Independent Publishing Chapter 7

Chapter 7 – How do I Self-Publish and Market my Indie Book?

Market Your Book Effectively

Everything I’ve done thus far indicates I’m preparing for a longer-term author career and making decisions that suggest a wider distribution model.

I’ve learned how to build a beautiful website that hopefully attracts people. I’ve studied search engine optimization through Yoast to help plan my blog post writing and website design. The future redesign will include a revised front page with pop-ups asking for visitors to sign-up to my newsletter in exchange for free artwork and samples from my book. Before publication, I’ll revise the front page again to attract readers to buy the paperback, e-book, or audiobook.

Because it suits my brand, I designed over 150 beautiful character profiles in Adobe Spark. I will post to my Instagram profile and website leading up to the book launch. I hope the art will pull readers into liking or disliking characters. While this process was fun and creative, it was particularly draining. The next time I build images, I will pay the $10 for a month and not cram the work into the free two-week trial period. Or, I won’t create as many images…

Rather than blasting customers with free promotions or Countdown deals every 90 days via Amazon, my brand and books are more suited to regular and steady drip campaigns. My goal is to build a customer base over time with mailing list strategies, a slicker website, useful blog content, quality newsletters, reader magnets, and targeted ad campaigns using Facebook, Amazon, and Bookbub.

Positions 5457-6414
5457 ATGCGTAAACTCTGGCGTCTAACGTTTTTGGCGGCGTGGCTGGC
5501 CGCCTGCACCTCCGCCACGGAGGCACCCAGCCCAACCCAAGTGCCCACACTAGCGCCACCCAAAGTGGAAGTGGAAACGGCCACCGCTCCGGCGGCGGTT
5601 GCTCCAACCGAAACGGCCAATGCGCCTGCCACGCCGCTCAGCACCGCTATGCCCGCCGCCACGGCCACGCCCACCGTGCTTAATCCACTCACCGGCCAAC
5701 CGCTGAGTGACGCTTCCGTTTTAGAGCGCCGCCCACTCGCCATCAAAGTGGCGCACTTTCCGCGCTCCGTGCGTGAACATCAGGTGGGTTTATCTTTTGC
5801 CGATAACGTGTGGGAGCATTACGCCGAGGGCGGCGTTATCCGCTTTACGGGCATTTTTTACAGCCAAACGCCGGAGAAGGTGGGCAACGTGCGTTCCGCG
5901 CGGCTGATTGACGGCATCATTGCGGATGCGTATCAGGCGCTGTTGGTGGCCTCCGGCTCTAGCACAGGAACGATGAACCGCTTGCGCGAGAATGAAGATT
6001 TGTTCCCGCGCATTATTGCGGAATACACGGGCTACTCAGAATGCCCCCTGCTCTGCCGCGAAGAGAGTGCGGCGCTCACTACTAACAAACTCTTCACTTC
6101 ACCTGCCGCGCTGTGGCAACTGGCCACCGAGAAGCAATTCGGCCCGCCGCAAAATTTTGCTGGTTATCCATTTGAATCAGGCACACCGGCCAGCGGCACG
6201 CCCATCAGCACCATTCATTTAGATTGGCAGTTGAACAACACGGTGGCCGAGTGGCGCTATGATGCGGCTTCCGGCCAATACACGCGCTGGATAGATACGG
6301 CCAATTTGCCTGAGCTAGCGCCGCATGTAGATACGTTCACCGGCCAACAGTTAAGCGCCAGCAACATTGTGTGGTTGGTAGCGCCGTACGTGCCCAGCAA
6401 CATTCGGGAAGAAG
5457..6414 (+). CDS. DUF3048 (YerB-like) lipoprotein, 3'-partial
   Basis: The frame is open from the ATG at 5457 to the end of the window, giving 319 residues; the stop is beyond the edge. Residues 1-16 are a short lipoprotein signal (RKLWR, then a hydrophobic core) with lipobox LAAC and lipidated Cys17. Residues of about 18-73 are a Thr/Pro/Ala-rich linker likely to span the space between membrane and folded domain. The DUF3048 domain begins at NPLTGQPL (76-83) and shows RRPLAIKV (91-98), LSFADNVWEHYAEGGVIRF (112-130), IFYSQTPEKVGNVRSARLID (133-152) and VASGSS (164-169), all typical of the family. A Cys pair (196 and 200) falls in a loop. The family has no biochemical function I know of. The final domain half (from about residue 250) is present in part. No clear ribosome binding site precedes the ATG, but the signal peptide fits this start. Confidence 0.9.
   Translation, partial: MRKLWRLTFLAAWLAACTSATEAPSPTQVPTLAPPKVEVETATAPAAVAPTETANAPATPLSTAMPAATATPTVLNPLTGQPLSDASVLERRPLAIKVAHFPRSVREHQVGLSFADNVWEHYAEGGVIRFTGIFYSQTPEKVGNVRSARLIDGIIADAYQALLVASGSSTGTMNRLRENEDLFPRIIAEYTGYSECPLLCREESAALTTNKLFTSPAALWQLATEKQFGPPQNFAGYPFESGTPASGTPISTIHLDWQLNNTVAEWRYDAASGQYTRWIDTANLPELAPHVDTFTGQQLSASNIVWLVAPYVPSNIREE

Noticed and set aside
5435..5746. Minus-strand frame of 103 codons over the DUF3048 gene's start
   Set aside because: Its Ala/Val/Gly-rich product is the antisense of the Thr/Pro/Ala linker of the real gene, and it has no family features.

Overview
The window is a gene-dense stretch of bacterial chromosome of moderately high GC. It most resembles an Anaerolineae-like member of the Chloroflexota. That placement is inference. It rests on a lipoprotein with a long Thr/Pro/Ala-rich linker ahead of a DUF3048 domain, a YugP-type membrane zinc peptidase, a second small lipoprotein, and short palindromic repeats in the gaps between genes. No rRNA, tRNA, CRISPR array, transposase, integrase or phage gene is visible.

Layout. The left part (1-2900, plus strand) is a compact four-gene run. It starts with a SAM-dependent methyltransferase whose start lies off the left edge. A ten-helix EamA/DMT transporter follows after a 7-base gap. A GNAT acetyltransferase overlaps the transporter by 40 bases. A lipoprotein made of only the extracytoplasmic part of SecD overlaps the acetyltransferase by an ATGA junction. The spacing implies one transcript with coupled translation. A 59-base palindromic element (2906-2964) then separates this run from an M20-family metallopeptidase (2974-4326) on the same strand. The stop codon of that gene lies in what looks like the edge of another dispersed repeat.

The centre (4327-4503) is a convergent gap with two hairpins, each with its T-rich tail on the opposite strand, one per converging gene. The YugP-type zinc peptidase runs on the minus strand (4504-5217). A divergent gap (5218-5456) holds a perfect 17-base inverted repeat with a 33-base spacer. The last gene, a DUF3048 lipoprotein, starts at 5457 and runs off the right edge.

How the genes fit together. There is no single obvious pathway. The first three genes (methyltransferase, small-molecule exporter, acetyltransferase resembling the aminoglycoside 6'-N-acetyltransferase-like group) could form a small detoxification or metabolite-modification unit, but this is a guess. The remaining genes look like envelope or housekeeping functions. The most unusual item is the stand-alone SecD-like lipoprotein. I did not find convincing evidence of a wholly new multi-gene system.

So I’ve decided to use the wide distribution model. How does this affect my pre-launch, launch, and post-launch marketing strategy?


Gaining Email Addresses Through Giveaways

Knowing my goal is to increase readers to my mailing list, I first must decide which service to use. I’ll most likely use Mailer Lite because of its quality and free pricing up to 1000 subscribers. Next, how do I gain emails and newsletter subscribers beyond my current network of family, friends, and past colleagues? Giveaways are a useful tool, and I plan to use Kingsumo and Goodreads.

I understand some may only give me an email address for the free goods and may unsubscribe after the giveaway ends. Reedsy recommends emailing the giveaway list a link to your reader magnet. You’ll know which people are generally interested in staying as subscribers if they request the reader magnet in exchange for an email address.

Gaining Reviews Before Launch

Goodreads giveaways don’t give email addresses, but I hope to receive reviews from readers in Goodreads. This way, I’ll have sufficient reviews before launch week. I plan to offer the max of 100 e-books through the standard or premium package, and I may offer 20 or so paperbacks through the premium package. Buying the premium package will depend on my overall marketing budget and expected return on investment.

Another way to get reviews before launch is to pay services to read my book and give reviews. For example, Netgalley, Writers Digest, and many others offer these services. I’ve read the pros and cons of paying professionals to read and write reviews. At this time, I’m leaning towards not using this option and getting reader reviews through Goodreads instead.


I’m currently learning about Facebook, Amazon, and Bookbub advertising. All seem very effective in targeting readers, but they do require a learning curve and trial-and-error. I plan to run a few campaigns using A/B testing and will promote the book’s release prior to launch and during launch week.

Key Questions

A Kingsumo giveaway will generate email addresses, but how many will be good leads?

Is a Goodreads premium package worth the high cost ($599/giveaway) to potentially get reviews versus a standard package ($119/giveaway)?